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Choices, choices - part one

My current bead embroidery project is giving me a chance to focus on my decision-making process in several new ways, at least new to me!  I thought that some of you might like to see "behind the scenes", and learn what goes into making a large bead embroidered necklace.

Free-form St Petersburg Chain stitch, embroidered form

I knew to begin with that this piece was going to use some free-form versions of the bead embroidery motifs that I've spent months developing from bead weaving stitches.  These are the motifs that are featured in Bored By Back Stitch, my most recent e-book.  For the book, I stitched each motif as a separate entity, but now I wanted to see how they could be used together in a piece.  To stay true to the spirit of the book, I decided to create the majority of the design by using the motifs, and use back stitch and bead stacks only to fill in the gaps.

Ok, so the techniques have been decided, but what will the necklace be about?  I like to have a story in mind, even if it's just a scrap of a story, in order to inspire the look and feel of my pieces.  I can start with a special object or a color scheme or any number of other prompts, but there has to be something in my mind to tie it all together.  This is the theme of my first e-book, Every Bead Has a Story.  It works best for me when there is story that needs to be told.  As my friends know, that still doesn't help me when I go to name the pieces, but at least it keeps me on track when I'm making them!

Chevron stitch, embroidered form, from Bored By Back Stitch
For some time now, I've had in my mind a very feminine version of a steampunk style necklace.  My bead motifs remind me of gears, and I thought that look could be enhanced by picking the right colors and overlapping the motifs.  So there was my "scrap of a story": this will be a necklace for a woman who wants something completely new (me!), not exactly steampunk, certainly not traditional, but with lots of traditionally feminine elements like pearls and crystals.  She doesn't care if her jewelry matches her clothing, and she likes to keep people guessing...who is she really?  She defies the usual categories.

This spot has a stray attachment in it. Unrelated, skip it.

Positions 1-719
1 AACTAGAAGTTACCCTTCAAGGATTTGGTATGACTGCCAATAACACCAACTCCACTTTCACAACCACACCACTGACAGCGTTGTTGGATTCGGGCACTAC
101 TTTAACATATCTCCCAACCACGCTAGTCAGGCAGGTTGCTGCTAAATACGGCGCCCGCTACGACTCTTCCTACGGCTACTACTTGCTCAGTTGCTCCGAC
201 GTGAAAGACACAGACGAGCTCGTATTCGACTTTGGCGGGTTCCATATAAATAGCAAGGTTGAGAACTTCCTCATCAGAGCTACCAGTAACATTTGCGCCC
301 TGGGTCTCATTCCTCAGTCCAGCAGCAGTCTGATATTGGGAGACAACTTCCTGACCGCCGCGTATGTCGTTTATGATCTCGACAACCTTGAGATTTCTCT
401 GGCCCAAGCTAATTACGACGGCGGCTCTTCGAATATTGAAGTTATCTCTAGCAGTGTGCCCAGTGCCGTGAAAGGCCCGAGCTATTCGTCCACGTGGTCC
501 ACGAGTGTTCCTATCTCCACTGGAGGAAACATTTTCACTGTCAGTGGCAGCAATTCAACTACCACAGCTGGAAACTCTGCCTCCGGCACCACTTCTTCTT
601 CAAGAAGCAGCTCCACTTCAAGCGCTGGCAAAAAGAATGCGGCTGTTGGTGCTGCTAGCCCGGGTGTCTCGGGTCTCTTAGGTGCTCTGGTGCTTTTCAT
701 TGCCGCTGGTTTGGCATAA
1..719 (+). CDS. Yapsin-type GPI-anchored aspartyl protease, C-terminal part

So what about the colors?  Gray, grayed lavender, and copper.  Why?  I like the combination.  It's a nod towards the metallics of steampunk, but softer and more unique.  It's a mix of cool and warm colors, which could be very jarring if they aren't kept in balance.  And after I picked the palette, I realized that it reminded me of the cover art of the Yes album Relayer, of which I own a print.  Many people think it's "boring" because it's all tones of gray, but I think it's subtle and marvelous (otherwise I wouldn't have bought it, huh?).  
Supplies were easy!  I already had lots of seed beads, crystals, and pearls in the right colors, including several choices for focals, but I did need a few fill-ins, especially seed beads.

Well, there are still lots of choices to be made, and I'll show you more the next time...stay tuned!

Tutorial posts:
Part one
Part two
Part three
Part four
Part five

Copyright 2013 Cyndi Lavin. All rights reserved. Not to be reprinted, resold, or redistributed for profit. May be printed out for personal use or distributed electronically provided that entire file, including this notice, remains intact.

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